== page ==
Grief vs. Depression: When It's Time to See a Therapist

With each person in our life that passes away, our world changes.  Sometimes we have time to prepare ourselves if the individual struggles with an illness before their passing.  Other times, the end of an agonizing struggle can bring strange and confusing feelings of relief.  In any case, enduring the loss of a loved one (especially those particularly closest to us) can be an overwhelming process.  Being that grief and mourning the loss of a loved one is something that I am currently going through in my life, I thought it would be an important topic to explore in WBYIT.  We all experience loss and death at some point in our lives and most likely it's more than just once.  Just as we are all different people with unique strengths and weaknesses, we all have different ways of coping.  Most of us can recognize when someone is not coping well (e.g. substance abuse, self-harm behaviors etc.).  Even if we can avoid extremely poor ways of coping, however, many of us may still have questions.  How long should grief last?  Is this just grief, or is this depression?  How do I know when it's over?  Will it ever be over?  And when is it time to see a therapist?  

The Diagnostic and Statistical Manual of Mental Disorders (DSM) is the most commonly used diagnostic manual used by mental health professionals in the industry today.  It has been used throughout it's revisions and updates as the primary guide for defining and diagnosing any given mental illness.  The most recent version, DSM 5, includes an update that describes the differences between appropriate behaviors following a loss and more concerning indicators of major depression.  

It is important to note that there is no expectation that grief will lead to a Major Depressive Episode (MDE) or Major Depressive Disorder (MDD) in and of itself.  MDE's and the full diagnosis of MDD are diagnosed under a comprehensive assessment of several symptoms and, as explained by the DSM 5, may have existed within the person prior to their bereavement.  It is possible, however, for a person to think, feel, and do things after a loss that may blur that line between grief and depression.  For the benefit of therapists and the general public alike, they gave us some helpful points to differentiate the two.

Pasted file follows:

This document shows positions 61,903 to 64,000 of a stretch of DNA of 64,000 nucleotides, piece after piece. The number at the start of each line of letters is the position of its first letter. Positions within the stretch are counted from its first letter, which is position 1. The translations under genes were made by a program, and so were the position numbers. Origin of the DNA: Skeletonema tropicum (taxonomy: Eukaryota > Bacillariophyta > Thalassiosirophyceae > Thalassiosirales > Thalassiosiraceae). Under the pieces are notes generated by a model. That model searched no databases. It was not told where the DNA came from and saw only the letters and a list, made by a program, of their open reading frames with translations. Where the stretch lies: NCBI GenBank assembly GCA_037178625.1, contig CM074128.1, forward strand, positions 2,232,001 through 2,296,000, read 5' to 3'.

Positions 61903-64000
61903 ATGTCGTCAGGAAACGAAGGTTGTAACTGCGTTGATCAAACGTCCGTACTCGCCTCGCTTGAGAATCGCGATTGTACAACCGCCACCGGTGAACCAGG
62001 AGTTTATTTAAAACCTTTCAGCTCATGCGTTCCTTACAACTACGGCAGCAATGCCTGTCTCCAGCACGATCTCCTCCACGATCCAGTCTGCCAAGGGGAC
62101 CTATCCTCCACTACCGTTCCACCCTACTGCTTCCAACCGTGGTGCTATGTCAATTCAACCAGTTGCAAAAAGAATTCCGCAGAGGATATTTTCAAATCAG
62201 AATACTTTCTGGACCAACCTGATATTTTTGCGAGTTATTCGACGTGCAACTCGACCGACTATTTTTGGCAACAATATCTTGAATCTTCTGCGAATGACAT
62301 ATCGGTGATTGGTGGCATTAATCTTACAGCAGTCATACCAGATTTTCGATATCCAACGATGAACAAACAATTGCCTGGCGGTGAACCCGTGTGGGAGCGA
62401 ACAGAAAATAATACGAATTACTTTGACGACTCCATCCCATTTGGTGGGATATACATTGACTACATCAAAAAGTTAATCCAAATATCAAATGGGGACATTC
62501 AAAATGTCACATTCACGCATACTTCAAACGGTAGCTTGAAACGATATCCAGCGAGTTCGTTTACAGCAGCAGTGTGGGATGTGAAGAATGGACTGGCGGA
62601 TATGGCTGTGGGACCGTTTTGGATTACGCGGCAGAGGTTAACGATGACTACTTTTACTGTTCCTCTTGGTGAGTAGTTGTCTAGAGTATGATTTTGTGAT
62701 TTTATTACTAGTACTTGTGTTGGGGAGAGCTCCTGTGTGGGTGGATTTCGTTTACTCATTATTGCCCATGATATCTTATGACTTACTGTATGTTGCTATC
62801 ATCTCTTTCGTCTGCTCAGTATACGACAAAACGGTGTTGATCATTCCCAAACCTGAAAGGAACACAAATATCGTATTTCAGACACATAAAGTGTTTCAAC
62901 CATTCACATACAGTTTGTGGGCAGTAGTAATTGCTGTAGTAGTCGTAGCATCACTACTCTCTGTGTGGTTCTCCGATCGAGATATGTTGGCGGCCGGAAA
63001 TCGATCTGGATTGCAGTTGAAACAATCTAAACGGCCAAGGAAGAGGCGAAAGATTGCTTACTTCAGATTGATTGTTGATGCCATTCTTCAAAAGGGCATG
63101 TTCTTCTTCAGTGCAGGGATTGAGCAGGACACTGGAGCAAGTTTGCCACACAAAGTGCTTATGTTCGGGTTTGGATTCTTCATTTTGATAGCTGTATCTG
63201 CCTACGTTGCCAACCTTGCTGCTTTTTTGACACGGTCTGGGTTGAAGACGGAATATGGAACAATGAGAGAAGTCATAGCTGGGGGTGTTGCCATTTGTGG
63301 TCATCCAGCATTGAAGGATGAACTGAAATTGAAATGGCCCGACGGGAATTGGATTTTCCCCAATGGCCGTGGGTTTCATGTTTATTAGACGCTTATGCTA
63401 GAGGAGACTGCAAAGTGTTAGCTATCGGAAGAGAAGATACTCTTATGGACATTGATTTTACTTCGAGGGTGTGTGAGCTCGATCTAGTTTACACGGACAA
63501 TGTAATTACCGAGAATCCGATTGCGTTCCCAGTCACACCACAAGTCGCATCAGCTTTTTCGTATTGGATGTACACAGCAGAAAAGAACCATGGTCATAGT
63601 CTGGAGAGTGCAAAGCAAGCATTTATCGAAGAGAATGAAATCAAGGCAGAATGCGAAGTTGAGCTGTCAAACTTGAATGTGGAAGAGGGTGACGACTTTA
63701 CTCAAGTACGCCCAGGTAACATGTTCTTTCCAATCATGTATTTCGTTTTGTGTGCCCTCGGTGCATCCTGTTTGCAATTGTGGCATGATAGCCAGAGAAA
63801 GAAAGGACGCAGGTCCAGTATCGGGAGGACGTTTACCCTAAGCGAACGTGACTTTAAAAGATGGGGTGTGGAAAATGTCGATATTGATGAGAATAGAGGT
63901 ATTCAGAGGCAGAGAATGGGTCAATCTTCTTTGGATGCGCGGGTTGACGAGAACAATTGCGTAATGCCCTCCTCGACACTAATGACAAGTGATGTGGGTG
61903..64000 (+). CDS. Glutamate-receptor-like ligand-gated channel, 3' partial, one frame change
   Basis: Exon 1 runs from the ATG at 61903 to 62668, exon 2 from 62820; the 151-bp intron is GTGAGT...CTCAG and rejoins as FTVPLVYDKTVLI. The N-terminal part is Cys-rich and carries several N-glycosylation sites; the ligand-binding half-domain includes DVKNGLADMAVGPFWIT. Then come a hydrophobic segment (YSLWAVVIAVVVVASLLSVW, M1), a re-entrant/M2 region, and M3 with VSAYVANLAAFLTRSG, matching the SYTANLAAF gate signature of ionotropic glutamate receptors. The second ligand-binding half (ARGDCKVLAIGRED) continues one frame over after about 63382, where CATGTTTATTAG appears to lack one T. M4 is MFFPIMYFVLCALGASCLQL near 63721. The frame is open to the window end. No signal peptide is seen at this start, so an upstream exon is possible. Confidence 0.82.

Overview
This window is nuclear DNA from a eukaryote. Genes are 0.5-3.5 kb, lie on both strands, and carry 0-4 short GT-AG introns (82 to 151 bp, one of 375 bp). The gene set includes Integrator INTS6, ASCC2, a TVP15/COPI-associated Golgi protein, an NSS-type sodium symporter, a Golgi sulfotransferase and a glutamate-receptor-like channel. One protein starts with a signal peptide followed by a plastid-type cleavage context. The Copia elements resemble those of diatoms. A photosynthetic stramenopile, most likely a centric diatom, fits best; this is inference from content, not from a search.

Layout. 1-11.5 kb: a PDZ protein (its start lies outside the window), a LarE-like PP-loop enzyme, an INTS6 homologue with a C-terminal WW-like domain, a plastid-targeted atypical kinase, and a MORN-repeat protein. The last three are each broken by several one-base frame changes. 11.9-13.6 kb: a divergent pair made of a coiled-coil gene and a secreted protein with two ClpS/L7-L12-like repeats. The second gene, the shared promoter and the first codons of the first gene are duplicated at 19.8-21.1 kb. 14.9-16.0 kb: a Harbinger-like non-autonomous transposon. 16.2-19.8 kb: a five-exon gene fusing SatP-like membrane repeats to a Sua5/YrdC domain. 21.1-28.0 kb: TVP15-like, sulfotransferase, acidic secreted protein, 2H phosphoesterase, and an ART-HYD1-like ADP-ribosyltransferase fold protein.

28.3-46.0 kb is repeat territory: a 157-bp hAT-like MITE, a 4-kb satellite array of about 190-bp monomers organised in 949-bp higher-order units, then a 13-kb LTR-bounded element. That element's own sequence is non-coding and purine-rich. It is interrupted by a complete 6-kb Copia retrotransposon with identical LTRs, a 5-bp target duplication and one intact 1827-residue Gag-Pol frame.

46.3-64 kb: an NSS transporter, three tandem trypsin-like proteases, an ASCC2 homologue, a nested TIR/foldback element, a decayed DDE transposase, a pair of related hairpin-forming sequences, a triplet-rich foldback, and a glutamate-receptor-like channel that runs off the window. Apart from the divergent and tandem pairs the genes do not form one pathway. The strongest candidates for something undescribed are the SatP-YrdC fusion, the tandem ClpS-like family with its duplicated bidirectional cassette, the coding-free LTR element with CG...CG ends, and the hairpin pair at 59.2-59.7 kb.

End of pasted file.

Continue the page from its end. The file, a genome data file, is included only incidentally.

Their points are as follows:

As you can see, the differences shown by the DSM 5 generally focus on whether these thoughts, feelings, and behaviors are directly associated with the deceased, or whether they are more pervasive. The more pervasive your thoughts and behaviors, the more likely it is that you are experiencing depression.

As you can see, the differences shown by the DSM 5 generally focus on whether these thoughts, feelings, and behaviors are directly associated with the deceased, or whether they are more pervasive. The more pervasive your thoughts and behaviors, the more likely it is that you are experiencing depression.

There are models that help define the phases that we may go through in coping with loss.  Elisabeth Kübler-Ross penned possibly the most widely known five stages of grief in her book On Death and Dying.  Despite the help of the Kübler-Ross model and others that define the loss process, we all have our own way of coping.  This means that every path is unique, there is no clear roadmap to healing, and everyone's definition of 'healing' is different.  That, understandably, can sound very daunting for someone to hear (especially when those feelings of loss are at their most intense).  Our outlook can appear very nebulous and overwhelming without a clear definition of a diagnosis and prognosis.  Mental health often does not come with the clear answers we can expect when we break a bone or contract a virus.  What is a good way to cope and what is bad?  Well, as stated above, there are behaviors that are always clear warning signs.  Those include substance abuse, self-injuring behavior, criminal behavior, harming others, etc.  If you or someone you know is showing any of these behaviors, I would certainly advocate for immediate need for therapy.  I would also recommend therapy for anyone that is experiencing the pervasive depressive thoughts and feelings as outlined above.  But, what if you compulsively shop to deal with the stress of your late brother's birthday?  What if you've gained 50 lbs since the death of your sister?  These inquiries are harder to answer especially if the behaviors in question don't pose a direct risk to your quality of life.  For me as a therapist, I try to assist you with your process according to how this grief is affecting your goals.  My first question for any given behavior you may be worried about is, "is it disturbing your life?". If the answer is yes, then we've found a great place to start.

 

I hope you enjoyed this week's #WBYIT blog.  
If you would like help with your healing process, please feel free to 
contact me and schedule your first session.

 

References: 

  1. American Psychiatric Association. (2013). Diagnostic and Statistical Manual of Mental Disorders: DSM-5. Washington, D.C: American Psychiatric Association.

  2. Kübler-Ross, E. (1997). On Death and Dying (1st Scribner Classics ed.) New York: Scribner Classics.